Our kind of coaching whether pure Executive Coaching, Communications Coaching or coaching around Career Orientation is, by definition, very personal. We are after all dealing with issues that are intensely personal to each individual client. So, does it really work to coach remotely?
The technology is there; the phone of course and Skype which brings video conferencing to everyone’s desk top, subject to the vagaries of broadband, but can it really surpass face to face, in-the-same- room coaching? The answer, obviously, is that face to face coaching is optimal; there are just so many almost subliminal communications factors in play which are lost in technology translation particularly on the phone (voice only) and even with Skype where you can see each other.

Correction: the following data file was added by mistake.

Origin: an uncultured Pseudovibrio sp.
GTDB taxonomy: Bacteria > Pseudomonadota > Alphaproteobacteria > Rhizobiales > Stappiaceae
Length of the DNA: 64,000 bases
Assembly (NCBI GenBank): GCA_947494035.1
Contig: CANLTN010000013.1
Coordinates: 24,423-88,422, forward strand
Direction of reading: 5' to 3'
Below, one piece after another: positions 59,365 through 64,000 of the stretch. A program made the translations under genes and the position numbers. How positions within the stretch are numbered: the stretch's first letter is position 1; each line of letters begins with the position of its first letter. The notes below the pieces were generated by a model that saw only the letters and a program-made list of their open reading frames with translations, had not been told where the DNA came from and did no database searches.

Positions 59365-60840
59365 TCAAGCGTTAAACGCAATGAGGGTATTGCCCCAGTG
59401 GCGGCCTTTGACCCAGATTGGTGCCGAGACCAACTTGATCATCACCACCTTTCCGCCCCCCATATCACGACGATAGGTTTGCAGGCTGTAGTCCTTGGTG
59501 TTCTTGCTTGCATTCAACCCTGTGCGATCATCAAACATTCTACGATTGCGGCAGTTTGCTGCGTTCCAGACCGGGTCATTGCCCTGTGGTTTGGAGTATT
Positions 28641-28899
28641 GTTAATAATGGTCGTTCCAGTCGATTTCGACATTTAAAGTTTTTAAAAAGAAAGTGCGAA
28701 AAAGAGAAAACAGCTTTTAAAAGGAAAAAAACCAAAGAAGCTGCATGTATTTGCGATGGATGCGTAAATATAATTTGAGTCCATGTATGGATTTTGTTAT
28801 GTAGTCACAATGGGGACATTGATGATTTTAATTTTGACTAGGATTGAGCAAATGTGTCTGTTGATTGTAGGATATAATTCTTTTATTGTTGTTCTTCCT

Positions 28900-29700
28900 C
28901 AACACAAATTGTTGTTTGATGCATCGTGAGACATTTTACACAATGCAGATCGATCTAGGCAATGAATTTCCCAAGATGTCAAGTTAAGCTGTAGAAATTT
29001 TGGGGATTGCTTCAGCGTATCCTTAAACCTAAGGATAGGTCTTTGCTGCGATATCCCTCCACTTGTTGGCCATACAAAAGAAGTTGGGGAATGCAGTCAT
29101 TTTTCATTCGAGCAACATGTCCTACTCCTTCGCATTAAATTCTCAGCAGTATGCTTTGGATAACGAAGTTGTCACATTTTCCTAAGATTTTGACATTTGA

A key factor is that it is enormously helpful if the coach and client have met so they at least have had some “normal”, technology free, interaction. Not to say we haven’t had success with remote coaching meeting the client for the first time via Skype. It’s just harder.
Another key factor is verbal discipline. We need to slow down our delivery and, in particular, be aware of the need to speak in shorter bursts to give the other side time to keep up, absorb and chip in where necessary. A good coach will also put in far more “check understanding” lines to ensure key points have been absorbed and understood.
So in summary: use the technology if face to face is not practical but don’t let it dominate. So if the Skype doesn’t work as is still the case all too frequently, go quickly to the phone rather raise the frustration levels with too many abortive attempts to raise a Skype connection.